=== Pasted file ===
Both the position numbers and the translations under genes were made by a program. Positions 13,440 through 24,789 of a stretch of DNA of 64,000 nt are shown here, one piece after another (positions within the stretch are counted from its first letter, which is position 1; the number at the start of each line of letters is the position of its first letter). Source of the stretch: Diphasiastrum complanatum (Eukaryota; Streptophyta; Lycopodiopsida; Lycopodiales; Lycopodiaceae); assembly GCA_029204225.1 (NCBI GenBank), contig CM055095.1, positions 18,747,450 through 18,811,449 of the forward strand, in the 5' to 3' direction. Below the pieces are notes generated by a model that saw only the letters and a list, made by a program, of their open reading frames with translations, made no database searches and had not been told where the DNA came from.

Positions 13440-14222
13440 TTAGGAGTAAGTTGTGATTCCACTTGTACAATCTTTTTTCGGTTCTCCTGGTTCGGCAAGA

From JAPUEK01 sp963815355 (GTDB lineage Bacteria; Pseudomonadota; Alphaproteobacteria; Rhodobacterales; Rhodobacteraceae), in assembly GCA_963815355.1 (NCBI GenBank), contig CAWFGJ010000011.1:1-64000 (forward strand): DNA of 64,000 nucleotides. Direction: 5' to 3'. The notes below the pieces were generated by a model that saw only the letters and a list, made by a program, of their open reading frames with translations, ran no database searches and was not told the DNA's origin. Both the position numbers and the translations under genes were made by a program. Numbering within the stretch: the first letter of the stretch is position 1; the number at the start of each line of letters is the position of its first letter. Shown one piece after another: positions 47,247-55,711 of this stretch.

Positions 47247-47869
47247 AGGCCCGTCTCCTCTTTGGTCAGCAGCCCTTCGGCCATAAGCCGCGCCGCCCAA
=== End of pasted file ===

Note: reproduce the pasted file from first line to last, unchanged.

Both the position numbers and the translations under genes were made by a program. Positions 13,440 through 24,789 of a stretch of DNA of 64,000 nt are shown here, one piece after another (positions within the stretch are counted from its first letter, which is position 1; the number at the start of each line of letters is the position of its first letter). Source of the stretch: Diphasiastrum complanatum (Eukaryota; Streptophyta; Lycopodiopsida; Lycopodiales; Lycopodiaceae); assembly GCA_029204225.1 (NCBI GenBank), contig CM055095.1, positions 18,747,450 through 18,811,449 of the forward strand, in the 5' to 3' direction. Below the pieces are notes generated by a model that saw only the letters and a list, made by a program, of their open reading frames with translations, made no database searches and had not been told where the DNA came from.

Positions 13440-14222
13440 TTAGGAGTAAGTTGTGATTCCACTTGTACAATCTTTTTTCGGTTCTCCTGGTTCGGCAAGA

From JAPUEK01 sp963815355 (GTDB lineage Bacteria; Pseudomonadota; Alphaproteobacteria; Rhodobacterales; Rhodobacteraceae), in assembly GCA_963815355.1 (NCBI GenBank), contig CAWFGJ010000011.1:1-64000 (forward strand): DNA of 64,000 nucleotides. Direction: 5' to 3'. The notes below the pieces were generated by a model that saw only the letters and a list, made by a program, of their open reading frames with translations, ran no database searches and was not told the DNA's origin. Both the position numbers and the translations under genes were made by a program. Numbering within the stretch: the first letter of the stretch is position 1; the number at the start of each line of letters is the position of its first letter. Shown one piece after another: positions 47,247-55,711 of this stretch.

Positions 47247-47869
47247 AGGCCCGTCTCCTCTTTGGTCAGCAGCCCTTCGGCCATAAGCCGCGCCGCCCAA